7 Things Dads Can Do to Support Their Pregnant Partners



Throughout all of time, the world has revered and regarded the value of a good father. Research has proven time and time again the positive impact a father’s involvement has on the upbringing of a child. However, the cultural expectation for dads has shifted dramatically over the last generation. While a dad’s involvement began at birth in times past, a current trend is the growing expectation that a dad will warm into fatherhood by active involvement with his partner during her pregnancy. Not only does this enrich a father’s experience during the pregnancy process, but it also gives a mother peace of mind, knowing Dad is just as excited for Little One’s arrival.

  1. Communicate. Getting pregnant is a joint effort, but being pregnant is a role women exclusively carry. This can leave soon-to-be dads floundering and wondering where their place is. Let your partner know that you want to be as actively involved as possible and ask how you can work together while major changes take place. Pregnancy leaves many moms-to-be tired, emotional and unable to maintain the same daily pace. Try to be a source of encouragement and take the initiative to fill in the gaps on housework and errands.
  2. Be involved. Long gone are the days when a dad’s role in pregnancy was limited to driving his wife to the doctor when she was in labor and sitting in the waiting room until Baby was born. There’s no better way to be involved in the pregnancy than to learn alongside your wife the changes that are going on within her body. Make it a priority to attend prenatal visits and childbirth classes with your wife. If your schedule prevents you from attending every one, make it a priority to be present for the initial exam and the 20-week sonogram, where you will have the first opportunity to see your baby and, if you choose, find out its gender.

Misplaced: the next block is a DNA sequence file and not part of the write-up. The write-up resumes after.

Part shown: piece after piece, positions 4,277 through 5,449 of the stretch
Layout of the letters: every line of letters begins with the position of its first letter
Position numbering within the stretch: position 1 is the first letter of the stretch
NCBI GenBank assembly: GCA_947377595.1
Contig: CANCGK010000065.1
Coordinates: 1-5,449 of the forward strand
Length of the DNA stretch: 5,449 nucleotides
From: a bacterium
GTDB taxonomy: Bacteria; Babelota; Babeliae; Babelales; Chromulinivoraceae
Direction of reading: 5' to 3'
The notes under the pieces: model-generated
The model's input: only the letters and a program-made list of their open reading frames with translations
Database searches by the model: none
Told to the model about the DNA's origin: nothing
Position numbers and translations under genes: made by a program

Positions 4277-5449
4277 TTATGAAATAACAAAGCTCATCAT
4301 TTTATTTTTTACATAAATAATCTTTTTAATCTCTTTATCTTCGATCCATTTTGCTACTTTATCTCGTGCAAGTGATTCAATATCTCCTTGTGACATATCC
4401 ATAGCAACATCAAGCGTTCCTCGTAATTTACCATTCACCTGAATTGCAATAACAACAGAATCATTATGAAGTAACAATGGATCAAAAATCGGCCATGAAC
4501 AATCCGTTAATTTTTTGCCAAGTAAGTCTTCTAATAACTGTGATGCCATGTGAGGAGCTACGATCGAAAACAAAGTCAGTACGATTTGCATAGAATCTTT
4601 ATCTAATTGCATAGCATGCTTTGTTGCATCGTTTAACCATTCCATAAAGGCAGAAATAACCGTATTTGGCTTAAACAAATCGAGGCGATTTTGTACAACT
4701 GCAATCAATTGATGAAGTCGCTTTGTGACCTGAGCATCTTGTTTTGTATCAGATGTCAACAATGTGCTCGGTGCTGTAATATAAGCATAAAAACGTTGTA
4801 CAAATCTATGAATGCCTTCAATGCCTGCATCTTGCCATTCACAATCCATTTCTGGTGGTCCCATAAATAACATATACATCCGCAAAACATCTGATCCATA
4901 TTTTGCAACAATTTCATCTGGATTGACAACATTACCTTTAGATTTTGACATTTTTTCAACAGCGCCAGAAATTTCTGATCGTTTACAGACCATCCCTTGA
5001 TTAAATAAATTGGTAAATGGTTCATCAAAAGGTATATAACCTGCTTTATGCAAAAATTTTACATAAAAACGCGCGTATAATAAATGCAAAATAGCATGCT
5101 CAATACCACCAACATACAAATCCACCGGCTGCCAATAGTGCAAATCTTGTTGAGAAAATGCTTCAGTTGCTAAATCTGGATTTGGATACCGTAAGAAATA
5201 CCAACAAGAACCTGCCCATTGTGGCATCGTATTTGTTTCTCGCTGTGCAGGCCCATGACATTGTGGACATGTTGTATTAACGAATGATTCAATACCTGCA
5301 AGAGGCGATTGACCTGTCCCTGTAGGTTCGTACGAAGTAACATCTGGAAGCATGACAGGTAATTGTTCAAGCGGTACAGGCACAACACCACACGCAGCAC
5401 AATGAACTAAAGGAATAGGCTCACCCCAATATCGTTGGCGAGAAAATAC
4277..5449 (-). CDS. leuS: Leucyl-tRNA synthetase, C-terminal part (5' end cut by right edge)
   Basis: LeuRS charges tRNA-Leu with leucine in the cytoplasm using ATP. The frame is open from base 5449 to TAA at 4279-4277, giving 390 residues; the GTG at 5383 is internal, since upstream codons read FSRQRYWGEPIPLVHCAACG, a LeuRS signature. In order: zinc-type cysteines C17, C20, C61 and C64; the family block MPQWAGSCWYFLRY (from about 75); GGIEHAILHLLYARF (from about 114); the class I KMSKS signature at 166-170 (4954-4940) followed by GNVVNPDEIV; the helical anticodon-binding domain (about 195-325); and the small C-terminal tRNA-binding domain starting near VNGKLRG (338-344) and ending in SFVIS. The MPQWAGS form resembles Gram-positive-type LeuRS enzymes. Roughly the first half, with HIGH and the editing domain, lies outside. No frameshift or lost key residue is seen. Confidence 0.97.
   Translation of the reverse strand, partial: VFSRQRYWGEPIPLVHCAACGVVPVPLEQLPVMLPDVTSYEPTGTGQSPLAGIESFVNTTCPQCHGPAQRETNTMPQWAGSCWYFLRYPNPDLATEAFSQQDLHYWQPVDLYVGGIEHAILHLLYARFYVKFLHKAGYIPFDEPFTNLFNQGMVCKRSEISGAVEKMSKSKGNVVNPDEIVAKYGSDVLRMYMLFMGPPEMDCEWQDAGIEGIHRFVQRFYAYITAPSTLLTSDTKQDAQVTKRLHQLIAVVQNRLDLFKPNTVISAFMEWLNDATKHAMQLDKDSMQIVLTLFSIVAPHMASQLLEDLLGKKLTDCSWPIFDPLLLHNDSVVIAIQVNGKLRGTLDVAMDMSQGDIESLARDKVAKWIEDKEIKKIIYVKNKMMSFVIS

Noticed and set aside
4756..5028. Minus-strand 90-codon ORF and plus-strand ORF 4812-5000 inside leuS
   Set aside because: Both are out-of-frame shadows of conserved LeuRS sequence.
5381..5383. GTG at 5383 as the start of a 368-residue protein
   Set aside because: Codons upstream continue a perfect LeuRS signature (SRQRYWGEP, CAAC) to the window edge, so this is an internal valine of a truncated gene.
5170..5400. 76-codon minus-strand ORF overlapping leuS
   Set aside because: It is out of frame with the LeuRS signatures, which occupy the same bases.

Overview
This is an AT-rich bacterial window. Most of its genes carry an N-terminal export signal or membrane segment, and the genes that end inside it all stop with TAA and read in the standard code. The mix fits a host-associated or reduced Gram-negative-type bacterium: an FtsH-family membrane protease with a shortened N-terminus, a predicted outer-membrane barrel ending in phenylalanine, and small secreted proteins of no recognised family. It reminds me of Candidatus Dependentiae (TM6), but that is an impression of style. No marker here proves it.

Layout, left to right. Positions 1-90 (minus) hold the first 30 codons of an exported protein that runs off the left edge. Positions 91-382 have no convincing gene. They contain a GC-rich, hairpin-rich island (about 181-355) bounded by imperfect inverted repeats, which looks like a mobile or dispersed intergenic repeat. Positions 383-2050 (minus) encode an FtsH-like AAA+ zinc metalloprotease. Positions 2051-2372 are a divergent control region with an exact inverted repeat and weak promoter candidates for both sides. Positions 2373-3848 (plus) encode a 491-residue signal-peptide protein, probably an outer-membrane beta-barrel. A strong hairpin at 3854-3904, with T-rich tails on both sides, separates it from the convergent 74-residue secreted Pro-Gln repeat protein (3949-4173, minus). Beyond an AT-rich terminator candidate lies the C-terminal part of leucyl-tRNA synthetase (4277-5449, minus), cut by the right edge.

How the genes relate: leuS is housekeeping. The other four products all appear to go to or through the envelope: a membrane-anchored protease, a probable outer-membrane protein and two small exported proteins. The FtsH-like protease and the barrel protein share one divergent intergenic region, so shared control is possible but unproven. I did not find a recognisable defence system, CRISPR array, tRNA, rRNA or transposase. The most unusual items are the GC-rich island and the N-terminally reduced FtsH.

3. It’s a date! A baby on the way is exciting news, but it can become easy to overlook your relationship with one another when all the attention goes toward doctor’s appointments, registries and baby showers. This does not become any easier when your little one arrives and your time is no longer your own. One of the best ways to kindle the fire with your “hot mama” is to continue to seek her out, before and after Baby is born. To ease the transition when your newborn arrives, pursue your partner and be intentional about dating before Baby is born. If she is on bed rest or has medical complications, you can still make her feel special with movie nights at home, love notes and presents “just because.”
  4. Make healthy choices. Pregnant women are given all kinds of advice to ensure healthier outcomes. Eat more protein. Drink lots of water. Maintain light exercise. This can be a chore when done alone, but a companion can make all the difference. Team up together to make healthy lifestyle choices as a couple, something that is good for your coming baby and for you as well.
  5. Assist in nesting. Soon-to-be-moms might be notorious for nesting before Baby is born, but Dad’s help is crucial for checking those to-do’s off the list. Pregnant women should not lift heavy equipment or be around the toxic paint fumes, meaning now’s the time to grab your supplies to paint the nursery.... and while you’re at it, start reading the instruction manual to figure out just how to assemble that crib.
  6. Find a mentor dad. One of the best ways to prepare for your baby’s arrival is to seek counsel from dads you admire. Consider it guy time with a great purpose.
  7. Know your place. The spotlight might be on Mama during pregnancy, but know you fill an invaluable support role. A recent study performed by the University of South Florida confirmed that dads involved during pregnancy significantly reduce the risk of infant mortality. This is mainly due to the role fathers play in reducing emotional stress of expectant moms. Your presence is of value not only to your partner, but also to your baby.

Lauren Greenlee is ever thankful for her husband, who is an invaluable support to her throughout pregnancy and beyond. She writes from her home in Olathe.

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